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In chemistry, neutralization or neutralisation is a chemical reaction in which an acid and a base react quantitatively with each other. In a reaction in water, neutralization results in there being no excess of hydrogen or hydroxide ions present in the solution. The pH of the neutralized solution depends on the acid strength of the reactants.

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Magnesium silicide chemical compound

Magnesium silicide, Mg2Si, is an inorganic compound consisting of magnesium and silicon. As-grown Mg2Si usually forms black crystals; they are semiconductors with n-type conductivity and have potential applications in thermoelectric generators.

Beryllium nitride chemical compound

Beryllium nitride, Be3N2, is a nitride of beryllium. It can be prepared from the elements at high temperature (1100–1500 °C), unlike Beryllium azide or BeN6, it decomposes in vacuum into beryllium and nitrogen. It is readily hydrolysed forming beryllium hydroxide and ammonia. It has two polymorphic forms cubic α-Be3N2 with a defect anti-fluorite structure, and hexagonal β-Be3N2. It reacts with silicon nitride, Si3N4 in a stream of ammonia at 1800–1900 °C to form BeSiN2.

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Disilane is a chemical compound with chemical formula Si2H6 that was identified in 1902 by Henri Moissan and Samuel Smiles (1877–1953). Moissan and Smiles reported disilane as being among the products formed by the action of dilute acids on metal silicides. Although these reactions had been previously investigated by Friedrich Woehler and Heinrich Buff between 1857 and 1858, Moissan and Smiles were the first to explicitly identify disilane. They referred to disilane as silicoethane. Higher members of the homologous series SinH2n+2 formed in these reactions were subsequently identified by Carl Somiesky (sometimes spelled "Karl Somieski") and Alfred Stock.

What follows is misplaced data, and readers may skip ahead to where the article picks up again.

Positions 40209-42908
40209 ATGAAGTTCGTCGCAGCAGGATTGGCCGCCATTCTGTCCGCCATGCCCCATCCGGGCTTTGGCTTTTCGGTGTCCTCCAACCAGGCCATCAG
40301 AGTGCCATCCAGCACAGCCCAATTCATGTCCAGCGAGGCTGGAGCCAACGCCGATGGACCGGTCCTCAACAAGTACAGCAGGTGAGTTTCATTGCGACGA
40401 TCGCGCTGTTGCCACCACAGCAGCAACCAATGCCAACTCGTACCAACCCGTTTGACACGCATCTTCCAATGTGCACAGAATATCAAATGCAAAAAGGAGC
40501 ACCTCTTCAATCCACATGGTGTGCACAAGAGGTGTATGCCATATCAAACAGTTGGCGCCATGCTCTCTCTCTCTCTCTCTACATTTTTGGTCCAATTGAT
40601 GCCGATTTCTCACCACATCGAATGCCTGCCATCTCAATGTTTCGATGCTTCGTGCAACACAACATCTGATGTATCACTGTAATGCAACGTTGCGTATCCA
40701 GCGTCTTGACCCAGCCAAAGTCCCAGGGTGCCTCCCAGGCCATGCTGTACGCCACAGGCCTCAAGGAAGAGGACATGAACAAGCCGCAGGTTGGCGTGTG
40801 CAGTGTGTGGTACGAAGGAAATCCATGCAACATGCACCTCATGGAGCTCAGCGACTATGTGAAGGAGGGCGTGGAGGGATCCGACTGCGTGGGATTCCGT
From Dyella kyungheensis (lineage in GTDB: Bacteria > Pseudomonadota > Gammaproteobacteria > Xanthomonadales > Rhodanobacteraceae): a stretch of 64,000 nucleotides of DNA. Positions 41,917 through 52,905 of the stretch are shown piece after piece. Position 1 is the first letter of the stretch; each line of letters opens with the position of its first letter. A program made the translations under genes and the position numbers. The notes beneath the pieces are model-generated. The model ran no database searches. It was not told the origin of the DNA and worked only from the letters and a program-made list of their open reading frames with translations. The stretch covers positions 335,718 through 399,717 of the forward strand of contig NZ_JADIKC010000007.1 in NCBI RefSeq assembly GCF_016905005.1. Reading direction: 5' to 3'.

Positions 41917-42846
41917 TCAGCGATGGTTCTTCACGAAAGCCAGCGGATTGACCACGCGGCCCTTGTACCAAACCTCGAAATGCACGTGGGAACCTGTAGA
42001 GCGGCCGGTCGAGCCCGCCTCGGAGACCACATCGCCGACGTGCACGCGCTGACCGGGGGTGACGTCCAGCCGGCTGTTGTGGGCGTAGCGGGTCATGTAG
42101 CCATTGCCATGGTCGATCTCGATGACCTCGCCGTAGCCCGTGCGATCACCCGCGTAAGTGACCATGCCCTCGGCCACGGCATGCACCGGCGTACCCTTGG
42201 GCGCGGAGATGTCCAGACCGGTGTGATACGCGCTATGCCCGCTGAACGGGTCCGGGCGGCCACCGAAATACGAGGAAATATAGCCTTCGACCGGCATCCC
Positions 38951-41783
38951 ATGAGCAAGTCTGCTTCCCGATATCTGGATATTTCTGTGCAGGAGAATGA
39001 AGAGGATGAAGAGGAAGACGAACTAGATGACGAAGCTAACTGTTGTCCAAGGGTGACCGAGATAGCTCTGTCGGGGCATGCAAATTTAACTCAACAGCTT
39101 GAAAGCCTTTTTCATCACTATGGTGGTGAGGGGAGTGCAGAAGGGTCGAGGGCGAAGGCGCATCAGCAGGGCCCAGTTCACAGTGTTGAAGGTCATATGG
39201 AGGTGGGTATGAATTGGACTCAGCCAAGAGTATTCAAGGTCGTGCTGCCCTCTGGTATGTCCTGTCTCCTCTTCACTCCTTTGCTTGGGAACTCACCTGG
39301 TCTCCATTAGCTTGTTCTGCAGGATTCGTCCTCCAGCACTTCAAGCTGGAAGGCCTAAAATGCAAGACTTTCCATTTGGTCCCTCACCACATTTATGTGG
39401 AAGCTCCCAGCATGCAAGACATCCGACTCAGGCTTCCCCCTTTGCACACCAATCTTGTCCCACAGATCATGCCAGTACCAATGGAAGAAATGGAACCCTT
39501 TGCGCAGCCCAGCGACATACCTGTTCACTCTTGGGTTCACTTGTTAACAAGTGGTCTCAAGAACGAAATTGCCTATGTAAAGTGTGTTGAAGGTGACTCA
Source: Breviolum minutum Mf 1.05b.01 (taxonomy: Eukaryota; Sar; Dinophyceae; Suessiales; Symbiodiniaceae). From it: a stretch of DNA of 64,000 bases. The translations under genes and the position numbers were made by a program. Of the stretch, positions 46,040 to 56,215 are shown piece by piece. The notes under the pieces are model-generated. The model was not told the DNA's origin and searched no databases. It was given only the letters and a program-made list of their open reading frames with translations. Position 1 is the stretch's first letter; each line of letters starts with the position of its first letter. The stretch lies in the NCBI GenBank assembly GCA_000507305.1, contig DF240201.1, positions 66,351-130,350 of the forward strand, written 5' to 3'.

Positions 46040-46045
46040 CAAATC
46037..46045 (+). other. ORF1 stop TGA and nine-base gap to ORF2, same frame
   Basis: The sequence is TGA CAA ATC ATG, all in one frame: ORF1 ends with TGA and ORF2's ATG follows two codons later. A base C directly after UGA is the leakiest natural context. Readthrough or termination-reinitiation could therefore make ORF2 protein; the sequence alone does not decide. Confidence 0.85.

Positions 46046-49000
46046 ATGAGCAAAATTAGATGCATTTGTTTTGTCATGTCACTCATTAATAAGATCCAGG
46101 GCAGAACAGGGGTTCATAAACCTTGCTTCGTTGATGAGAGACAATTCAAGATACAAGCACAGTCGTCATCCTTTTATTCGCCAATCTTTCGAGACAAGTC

Methyltrichlorosilane chemical compound

Methyltrichlorosilane, also known as trichloromethylsilane, is an organosilicon compound with the formula CH3SiCl3. It is a colorless liquid with a sharp odor similar to that of hydrochloric acid. As methyltrichlorosilane is a reactive compound, it is mainly used a precursor for forming various cross-linked siloxane polymers.

Binary compounds of silicon any binary chemical compound containing just silicon and another chemical element

Binary compounds of silicon are binary chemical compounds containing silicon and one other chemical element. Technically the term silicide is reserved for any compounds containing silicon bonded to a more electropositive element. Binary silicon compounds can be grouped into several classes. Saltlike silicides are formed with the electropositive s-block metals. Covalent silicides and silicon compounds occur with hydrogen and the elements in groups 10 to 17.

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  1. "Mobile phone charger that runs on water invented for 'people who spend time away from the electricity grid'". January 12, 2012.
  2. Rubidium ampoule opened IN AIR for chemical reactions (Video). ChemicalForce. 22 Feb 2020. Event occurs at 10:51. Retrieved 2020-02-23.

Greenwood, Norman N.; Earnshaw, Alan (1997). Chemistry of the Elements (2nd ed.). Butterworth-Heinemann. ISBN   978-0-08-037941-8.